Everybody talks about the Grand Canyon in the daylight, and sure, there’s something to that, but the B-side is much more memorable. At night, the moonlit lip of the canyon gives way to a deep enveloping blackness that seems to level all existence. It’s way better than passing out in a hotel room.
This doesn’t mean that the millions of people who only saw it during the day wasted their time; it just means they should go back and do it my way (kidding…sort of…).
When you stand in front of a black abyss sheltering a 5,000 foot drop, it feels like the mouth of God is about to swallow you, and your mind becomes clear, allowing you to focus on the important things in life, including what groceries you need and how comfortable your shoes are. At times your thoughts may resemble the narration in a Terrence Malick film: “Oh my soul, let me be in you now. Look out through my eyes. Look out at the things you made. All things shining.” Then back to groceries.
If you were ever going to have some sort of mystical vision, this is the time. I didn’t because I’m clearly not the chosen, but you might. The vast open darkness lends a feeling of power and humility at the same time. On one hand, it seems like some demon claw will pull you down into the blackness, and on the other hand, you know you could probably pee on a bird if you wanted to, in revenge for all the times they’ve pooped on your car.
Hopefully you’ll have more life-changing ruminations than I did.
Seeing the Grand Canyon at night and then during the day is the greatest before and after shot you’ll encounter, because in the evening your imagination attempts to fill in everything that’s missing in the deep blackness, and then the next day, you’re proven right—or, if you’re like me, wrong. It’s like (if you’re male) when you’re urinating in the dark at night, hear yourself successfully hitting toilet water, and then realize the next morning that you actually peed into the fish tank. I’m bad at analogies.
When I saw the canyon for the first time during the day, I muttered, “Oh, that’s what it looks like.” The night viewing accentuates the daytime viewing, and lets you compare what you thought it was—the sand pit monster in Return of the Jedi—to the reality. What was once barely highlighted by the light of the moon is now fully clear, and so you have two images of the canyon, like the flipside of a Kandinsky painting.
Still, even though much of the canyon has a black curtain of darkness over it, the views are unparalleled at night. Remember that terribly cheesy scene in The English Patient when Naveen Andrews lifts Kristin Scott Thomas in an old church, and she uses a flare to look at murals? It’s similar to that, except replace the flare with the light of the moon, and the murals with the Grand Canyon. (I’ve just punched myself in the face for making this reference).
With crystalline stars lining the pristine night sky, and the moon highlighting different jagged ridges of the canyon (this sounds like Rick Steves narration, but it’s really hard to describe), you’ll find yourself in awe. And since I don’t know how to praise one thing without shitting on another, allow me to say while the view during the day has a fine clarity and expansiveness, it’s just too damn bright and obvious under that Arizona sun. I prefer a little mystery in my Grand Canyon.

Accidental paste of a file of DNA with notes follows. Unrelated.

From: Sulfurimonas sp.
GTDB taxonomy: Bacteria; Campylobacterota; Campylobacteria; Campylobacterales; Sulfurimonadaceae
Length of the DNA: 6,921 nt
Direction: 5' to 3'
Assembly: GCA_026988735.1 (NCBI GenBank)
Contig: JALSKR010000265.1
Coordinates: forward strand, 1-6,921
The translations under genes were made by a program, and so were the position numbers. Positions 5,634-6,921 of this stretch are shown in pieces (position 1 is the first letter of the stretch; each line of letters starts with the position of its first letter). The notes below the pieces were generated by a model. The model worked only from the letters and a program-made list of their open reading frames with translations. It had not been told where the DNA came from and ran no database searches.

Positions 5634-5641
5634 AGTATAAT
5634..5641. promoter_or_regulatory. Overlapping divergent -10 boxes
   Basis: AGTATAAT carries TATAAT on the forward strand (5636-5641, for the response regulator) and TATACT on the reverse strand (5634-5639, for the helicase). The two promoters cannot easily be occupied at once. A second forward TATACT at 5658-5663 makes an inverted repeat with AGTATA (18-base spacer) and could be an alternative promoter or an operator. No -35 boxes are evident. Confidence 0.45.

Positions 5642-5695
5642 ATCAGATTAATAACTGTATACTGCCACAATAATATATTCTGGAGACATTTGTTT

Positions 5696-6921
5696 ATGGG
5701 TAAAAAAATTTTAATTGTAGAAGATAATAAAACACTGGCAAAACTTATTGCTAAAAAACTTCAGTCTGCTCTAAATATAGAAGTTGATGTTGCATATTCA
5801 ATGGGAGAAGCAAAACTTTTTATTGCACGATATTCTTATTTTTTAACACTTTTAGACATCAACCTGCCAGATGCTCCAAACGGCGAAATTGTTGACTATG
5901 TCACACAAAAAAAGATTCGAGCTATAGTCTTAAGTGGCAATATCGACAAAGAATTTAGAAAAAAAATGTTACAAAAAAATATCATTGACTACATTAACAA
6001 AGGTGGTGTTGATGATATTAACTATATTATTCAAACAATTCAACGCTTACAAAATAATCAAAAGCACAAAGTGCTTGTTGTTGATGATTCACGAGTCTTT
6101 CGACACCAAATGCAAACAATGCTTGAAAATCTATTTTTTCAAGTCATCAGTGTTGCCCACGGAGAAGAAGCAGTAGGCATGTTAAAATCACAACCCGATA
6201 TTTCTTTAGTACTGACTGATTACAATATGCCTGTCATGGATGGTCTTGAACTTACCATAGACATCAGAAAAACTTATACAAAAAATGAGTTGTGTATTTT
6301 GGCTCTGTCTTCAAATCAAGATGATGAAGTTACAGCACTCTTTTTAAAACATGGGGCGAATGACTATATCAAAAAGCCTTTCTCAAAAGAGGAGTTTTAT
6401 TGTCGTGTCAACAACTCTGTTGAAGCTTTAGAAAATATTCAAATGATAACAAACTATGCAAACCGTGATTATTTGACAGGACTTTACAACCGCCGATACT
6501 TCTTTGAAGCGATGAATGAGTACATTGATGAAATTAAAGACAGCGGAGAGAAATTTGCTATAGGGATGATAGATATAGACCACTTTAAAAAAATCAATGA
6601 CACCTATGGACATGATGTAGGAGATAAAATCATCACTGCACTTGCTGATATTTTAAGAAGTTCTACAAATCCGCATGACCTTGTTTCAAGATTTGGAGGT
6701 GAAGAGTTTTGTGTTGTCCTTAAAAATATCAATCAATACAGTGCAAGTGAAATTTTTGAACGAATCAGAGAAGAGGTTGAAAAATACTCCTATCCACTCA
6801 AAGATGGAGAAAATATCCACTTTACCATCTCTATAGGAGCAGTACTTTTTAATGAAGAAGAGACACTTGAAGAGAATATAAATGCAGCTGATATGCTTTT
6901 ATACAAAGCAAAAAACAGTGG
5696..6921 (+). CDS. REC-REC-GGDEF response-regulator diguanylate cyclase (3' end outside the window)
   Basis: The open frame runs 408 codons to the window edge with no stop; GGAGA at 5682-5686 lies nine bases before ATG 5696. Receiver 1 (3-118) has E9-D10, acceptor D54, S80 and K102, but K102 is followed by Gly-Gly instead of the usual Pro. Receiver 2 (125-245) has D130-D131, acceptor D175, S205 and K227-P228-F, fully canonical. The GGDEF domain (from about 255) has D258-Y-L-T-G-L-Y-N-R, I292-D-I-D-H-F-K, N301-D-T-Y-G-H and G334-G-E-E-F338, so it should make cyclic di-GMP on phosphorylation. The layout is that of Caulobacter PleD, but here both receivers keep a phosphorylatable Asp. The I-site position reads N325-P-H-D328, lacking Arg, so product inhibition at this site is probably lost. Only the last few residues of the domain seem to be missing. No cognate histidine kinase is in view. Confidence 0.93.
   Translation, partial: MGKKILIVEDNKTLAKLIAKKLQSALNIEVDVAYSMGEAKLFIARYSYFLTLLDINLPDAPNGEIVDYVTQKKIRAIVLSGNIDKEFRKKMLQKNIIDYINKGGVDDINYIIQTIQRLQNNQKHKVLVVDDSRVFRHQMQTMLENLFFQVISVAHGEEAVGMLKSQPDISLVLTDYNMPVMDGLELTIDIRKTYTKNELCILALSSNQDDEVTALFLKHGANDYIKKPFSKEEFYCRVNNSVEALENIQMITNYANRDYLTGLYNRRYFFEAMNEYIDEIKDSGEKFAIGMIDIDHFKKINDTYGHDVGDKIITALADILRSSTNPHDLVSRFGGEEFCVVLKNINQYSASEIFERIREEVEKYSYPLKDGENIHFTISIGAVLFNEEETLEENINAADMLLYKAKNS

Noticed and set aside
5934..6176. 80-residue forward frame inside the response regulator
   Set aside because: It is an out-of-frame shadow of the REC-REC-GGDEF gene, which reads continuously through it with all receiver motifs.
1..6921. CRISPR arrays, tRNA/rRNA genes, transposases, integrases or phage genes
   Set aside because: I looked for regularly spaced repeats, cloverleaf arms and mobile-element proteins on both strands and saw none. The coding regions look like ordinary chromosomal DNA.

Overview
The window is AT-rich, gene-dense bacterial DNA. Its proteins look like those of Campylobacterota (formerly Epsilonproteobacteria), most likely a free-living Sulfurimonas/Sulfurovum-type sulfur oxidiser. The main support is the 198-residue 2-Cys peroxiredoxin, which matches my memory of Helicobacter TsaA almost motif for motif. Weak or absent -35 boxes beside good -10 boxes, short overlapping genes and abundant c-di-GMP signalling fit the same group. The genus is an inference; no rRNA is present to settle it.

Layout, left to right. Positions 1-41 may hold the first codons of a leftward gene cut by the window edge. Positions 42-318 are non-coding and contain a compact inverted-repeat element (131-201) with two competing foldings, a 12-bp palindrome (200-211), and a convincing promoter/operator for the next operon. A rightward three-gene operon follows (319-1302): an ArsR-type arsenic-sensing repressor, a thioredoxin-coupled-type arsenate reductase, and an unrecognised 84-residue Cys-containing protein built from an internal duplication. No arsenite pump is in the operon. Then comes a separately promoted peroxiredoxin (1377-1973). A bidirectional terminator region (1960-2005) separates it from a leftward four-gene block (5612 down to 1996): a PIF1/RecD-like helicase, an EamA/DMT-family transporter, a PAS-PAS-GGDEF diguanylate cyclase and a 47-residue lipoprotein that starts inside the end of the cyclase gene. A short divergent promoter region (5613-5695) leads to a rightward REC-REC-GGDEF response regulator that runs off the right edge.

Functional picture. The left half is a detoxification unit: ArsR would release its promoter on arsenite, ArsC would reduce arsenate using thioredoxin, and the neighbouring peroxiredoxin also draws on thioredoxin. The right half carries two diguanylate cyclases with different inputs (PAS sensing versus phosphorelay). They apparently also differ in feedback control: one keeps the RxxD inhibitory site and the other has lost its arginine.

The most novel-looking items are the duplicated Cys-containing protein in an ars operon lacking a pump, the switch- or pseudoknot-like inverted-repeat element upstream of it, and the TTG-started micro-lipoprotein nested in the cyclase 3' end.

Photo by John Moore/Getty
Not to sound too misanthropic, but when you first see the Grand Canyon, it’s best to do so without any strange tourists around you taking selfies. You don’t want to be next to a guy who’s like, “Here’s the Grand Canyon, which took millions of years to forge, and here’s me, which took a six-pack of Schlitz at a Red Roof Inn.” Imagine a stranger taking a selfie as you first see your newborn son.
When I arrived around midnight on a Saturday due to poor planning, I was surprised to find an empty parking lot, since I assumed all the cool kids hang out at the Grand Canyon on Saturday nights. All I could hear, however, were the sounds of my out-of-shape heavy breathing, and the only flash was the moon and the game of Bejeweled I had going on my phone (not true). It ensured a pure Grand Canyon experience, like when you and your friends are the only ones in the movie theater.
I frequently have dreams that I’m falling, and what better place to dream that you’re falling than at the lip of the Grand Canyon, where a roll in your sleep will send you off what amounts to a 5,000-foot bunk bed? After positioning myself in such a way that made a fall difficult, and finding a nice soft rock, I slipped into the deep sleep of kings.
Granted, I did wake up three hours later, uttered “Fuck this,” and went to sleep in my Civic instead, but it was peaceful while it lasted. And whether you last the night on the rocks or end up in your car, it’s a great way to wake up, much better than staring down at a Comfort Inn parking lot.
Ideally, you want to see the Grand Canyon at night, in the daytime, and perhaps from the top as well as the bottom. That way you can always one-up people who only saw it during the day, and idiotically tell them they really haven’t seen it yet. Or simply to see the beauty of it all. Either way.
Chason Gordon is a writer. whose work has appeared in Paste Magazine, Seattle Weekly, Ask Men and The Globe and Mail, among others.